Most animals don't think twice about the cost of dragging a large digestive tract around, but for tiny bats and birds the costs can be substantial. Kenneth Welch, from the University of Toronto Scarborough, Canada, and colleagues Aída Otálora-Ardila, Gerardo Herrera and José Flores-Martínez from the Universidad Nacional Autónoma de México, explain that flying vertebrates tend to have much shorter digestive tracts than similarly sized land-based animals. However, the bat's reduced digestive system may restrict the animal's ability to fuel their costly aerial lifestyle. Puzzled by the apparent paradox, Welch and his colleagues began investigating how one bat, the fish-eating myotis (Myotis vivesi) from the Sea of Cortés deals with shrimp meat meals.
Feeding the minute mammals (∼28 g) 1.5 g and 3 g shrimp banquets (∼5% and ∼10% of their body mass), the team measured the bats’ O2 consumption and CO2 production rates for up to 5 h, and found a massive increase in their O2 consumption within 20 min of tucking in. O2 consumption rocketed by 3 times after the 1.5 g meal and soared to 4.3 times the resting metabolic rate while the bats were digesting the enormous 3 g meal. Could the immense metabolic investment accelerate digestion to cut their overall energy costs? However, when the team tracked how long it took the tiny animals to process the meals, they were surprised to see that instead of extracting the goodness faster, the bats were taking up to 5 h to digest the largest meal. And when the team analysed the ratio of CO2 production to O2 consumption, they were surprised to see that instead of rising (as a result of the increased levels of bicarbonate in the blood associated with acid production for digestion), the ratio inexplicably fell.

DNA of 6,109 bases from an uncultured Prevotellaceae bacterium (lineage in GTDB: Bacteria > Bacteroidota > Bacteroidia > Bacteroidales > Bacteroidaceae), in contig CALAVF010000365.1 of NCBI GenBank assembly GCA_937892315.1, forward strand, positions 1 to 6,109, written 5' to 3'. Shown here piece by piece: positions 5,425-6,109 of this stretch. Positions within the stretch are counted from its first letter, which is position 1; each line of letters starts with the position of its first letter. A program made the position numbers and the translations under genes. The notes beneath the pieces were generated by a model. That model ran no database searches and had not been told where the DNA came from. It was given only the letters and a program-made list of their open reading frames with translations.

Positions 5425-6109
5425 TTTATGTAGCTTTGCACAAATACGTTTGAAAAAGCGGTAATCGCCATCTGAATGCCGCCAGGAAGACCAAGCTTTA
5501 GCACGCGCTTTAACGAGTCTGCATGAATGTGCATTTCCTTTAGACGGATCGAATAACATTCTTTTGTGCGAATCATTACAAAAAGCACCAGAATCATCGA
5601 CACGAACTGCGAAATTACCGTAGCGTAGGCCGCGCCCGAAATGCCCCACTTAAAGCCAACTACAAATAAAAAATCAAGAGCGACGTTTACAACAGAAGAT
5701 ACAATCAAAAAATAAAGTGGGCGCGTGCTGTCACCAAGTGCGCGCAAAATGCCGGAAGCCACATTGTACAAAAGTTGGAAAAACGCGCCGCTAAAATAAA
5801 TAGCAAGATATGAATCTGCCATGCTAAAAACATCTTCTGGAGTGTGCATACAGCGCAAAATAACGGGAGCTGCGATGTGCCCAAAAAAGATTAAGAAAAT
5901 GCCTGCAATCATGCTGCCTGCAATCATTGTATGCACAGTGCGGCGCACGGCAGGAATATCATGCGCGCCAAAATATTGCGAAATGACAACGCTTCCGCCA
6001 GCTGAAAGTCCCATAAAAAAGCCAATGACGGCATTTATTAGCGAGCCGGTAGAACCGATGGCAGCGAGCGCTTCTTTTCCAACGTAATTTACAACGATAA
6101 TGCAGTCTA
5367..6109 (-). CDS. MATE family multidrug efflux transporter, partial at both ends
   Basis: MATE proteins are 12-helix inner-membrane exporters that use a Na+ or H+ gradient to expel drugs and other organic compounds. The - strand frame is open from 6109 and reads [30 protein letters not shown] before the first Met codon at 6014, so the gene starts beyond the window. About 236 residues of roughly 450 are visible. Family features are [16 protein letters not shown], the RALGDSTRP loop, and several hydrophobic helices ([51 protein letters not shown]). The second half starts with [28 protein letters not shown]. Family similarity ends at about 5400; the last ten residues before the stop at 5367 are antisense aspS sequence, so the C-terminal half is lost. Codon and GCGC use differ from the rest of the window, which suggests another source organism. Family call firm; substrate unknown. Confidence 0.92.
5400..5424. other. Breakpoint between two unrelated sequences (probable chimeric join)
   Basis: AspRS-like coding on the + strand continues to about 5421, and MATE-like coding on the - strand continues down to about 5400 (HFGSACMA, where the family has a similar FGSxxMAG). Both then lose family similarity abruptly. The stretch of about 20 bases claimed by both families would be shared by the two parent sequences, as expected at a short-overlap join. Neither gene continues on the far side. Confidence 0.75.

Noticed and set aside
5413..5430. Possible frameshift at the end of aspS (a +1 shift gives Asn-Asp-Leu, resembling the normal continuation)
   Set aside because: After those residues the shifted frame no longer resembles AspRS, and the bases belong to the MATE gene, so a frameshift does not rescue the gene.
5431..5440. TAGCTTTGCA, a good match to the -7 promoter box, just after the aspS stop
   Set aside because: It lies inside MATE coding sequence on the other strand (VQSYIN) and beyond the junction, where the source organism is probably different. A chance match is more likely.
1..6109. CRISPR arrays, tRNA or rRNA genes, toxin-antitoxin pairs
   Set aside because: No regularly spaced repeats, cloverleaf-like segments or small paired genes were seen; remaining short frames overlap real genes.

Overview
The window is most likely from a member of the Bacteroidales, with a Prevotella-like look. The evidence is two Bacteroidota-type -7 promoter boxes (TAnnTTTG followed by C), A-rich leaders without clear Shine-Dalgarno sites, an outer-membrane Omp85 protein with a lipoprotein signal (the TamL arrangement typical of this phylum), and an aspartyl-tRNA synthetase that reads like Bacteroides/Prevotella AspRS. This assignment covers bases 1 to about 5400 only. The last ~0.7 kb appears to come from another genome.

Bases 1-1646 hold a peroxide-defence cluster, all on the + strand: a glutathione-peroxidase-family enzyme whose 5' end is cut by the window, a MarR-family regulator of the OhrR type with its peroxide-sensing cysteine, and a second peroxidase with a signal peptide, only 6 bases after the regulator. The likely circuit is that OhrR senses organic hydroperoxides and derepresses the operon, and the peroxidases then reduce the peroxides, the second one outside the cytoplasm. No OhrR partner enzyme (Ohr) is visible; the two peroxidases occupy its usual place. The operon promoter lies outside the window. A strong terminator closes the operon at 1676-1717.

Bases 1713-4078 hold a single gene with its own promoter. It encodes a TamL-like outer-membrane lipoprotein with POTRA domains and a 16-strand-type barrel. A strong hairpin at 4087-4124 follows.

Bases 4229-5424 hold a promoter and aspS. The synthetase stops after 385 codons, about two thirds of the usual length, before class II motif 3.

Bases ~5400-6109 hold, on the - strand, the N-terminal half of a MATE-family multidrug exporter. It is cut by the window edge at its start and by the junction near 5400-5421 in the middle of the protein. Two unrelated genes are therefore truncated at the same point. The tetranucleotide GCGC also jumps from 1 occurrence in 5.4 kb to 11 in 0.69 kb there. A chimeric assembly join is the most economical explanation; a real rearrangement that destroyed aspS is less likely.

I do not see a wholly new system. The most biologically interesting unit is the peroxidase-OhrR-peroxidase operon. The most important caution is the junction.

So, fish-eating myotis pay a high metabolic price for their protein diet, and the team says, ‘The rate of prey digestion may limit food intake rate’. They also add that the cost of digestion may vary seasonally as the bats switch diet from lipid-rich fish in the autumn to almost total reliance on crustaceans in winter, so the team hopes to learn more about the complex interactions between the ecology and physiology of these tiny animals.